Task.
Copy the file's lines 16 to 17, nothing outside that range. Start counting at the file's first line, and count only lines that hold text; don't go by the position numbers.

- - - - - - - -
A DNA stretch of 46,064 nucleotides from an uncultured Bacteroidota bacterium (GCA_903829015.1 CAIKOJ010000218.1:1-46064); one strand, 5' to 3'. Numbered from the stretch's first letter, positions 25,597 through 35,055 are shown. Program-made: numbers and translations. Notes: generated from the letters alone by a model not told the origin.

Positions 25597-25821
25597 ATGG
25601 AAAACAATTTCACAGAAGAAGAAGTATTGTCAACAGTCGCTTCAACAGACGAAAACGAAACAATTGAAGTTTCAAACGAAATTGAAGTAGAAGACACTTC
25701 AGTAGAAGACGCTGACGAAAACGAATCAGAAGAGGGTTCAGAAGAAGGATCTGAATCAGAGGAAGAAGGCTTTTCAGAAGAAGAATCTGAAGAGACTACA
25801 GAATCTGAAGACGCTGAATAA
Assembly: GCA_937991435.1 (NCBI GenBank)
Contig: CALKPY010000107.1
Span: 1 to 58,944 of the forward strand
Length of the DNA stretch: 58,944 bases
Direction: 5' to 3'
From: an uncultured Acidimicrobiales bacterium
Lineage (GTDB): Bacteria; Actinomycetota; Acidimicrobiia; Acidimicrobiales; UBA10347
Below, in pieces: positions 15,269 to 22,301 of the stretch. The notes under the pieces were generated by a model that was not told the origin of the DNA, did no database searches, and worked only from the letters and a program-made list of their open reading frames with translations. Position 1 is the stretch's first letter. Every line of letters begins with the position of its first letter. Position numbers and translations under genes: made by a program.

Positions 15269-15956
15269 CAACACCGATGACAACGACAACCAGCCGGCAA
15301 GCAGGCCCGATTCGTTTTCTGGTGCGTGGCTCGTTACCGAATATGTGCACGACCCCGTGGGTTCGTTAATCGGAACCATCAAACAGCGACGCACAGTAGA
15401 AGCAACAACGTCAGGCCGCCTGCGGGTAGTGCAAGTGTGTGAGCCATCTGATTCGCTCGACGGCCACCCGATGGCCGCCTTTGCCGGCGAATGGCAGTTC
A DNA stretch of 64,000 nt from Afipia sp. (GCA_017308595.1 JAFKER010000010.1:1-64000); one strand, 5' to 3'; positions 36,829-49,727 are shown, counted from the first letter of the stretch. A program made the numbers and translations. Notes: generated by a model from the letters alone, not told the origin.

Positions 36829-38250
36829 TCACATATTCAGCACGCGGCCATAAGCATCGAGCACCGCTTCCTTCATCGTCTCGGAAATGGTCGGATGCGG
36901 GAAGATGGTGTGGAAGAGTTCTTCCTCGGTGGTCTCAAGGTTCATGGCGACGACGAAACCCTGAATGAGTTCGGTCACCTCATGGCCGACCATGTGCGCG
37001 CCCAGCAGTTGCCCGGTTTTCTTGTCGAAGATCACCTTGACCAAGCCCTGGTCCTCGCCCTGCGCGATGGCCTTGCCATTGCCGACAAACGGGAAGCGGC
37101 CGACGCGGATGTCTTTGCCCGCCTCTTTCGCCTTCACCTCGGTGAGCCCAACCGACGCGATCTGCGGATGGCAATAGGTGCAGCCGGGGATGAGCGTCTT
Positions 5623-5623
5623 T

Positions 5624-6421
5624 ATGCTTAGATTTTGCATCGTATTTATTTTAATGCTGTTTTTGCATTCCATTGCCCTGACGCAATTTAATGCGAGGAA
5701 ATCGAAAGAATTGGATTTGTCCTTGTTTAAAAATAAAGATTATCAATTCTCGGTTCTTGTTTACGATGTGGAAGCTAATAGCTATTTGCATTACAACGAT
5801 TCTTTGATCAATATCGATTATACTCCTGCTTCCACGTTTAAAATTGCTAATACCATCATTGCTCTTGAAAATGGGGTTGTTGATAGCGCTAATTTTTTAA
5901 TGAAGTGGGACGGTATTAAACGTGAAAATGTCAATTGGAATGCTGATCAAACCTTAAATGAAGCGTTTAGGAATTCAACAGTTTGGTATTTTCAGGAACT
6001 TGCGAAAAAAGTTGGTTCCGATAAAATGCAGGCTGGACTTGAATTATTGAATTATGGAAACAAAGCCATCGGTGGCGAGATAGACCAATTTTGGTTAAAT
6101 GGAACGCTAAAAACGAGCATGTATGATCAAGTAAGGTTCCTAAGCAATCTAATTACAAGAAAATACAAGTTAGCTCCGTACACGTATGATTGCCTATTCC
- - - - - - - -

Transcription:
15269 CAACACCGATGACAACGACAACCAGCCGGCAA
15301 GCAGGCCCGATTCGTTTTCTGGTGCGTGGCTCGTTACCGAATATGTGCACGACCCCGTGGGTTCGTTAATCGGAACCATCAAACAGCGACGCACAGTAGA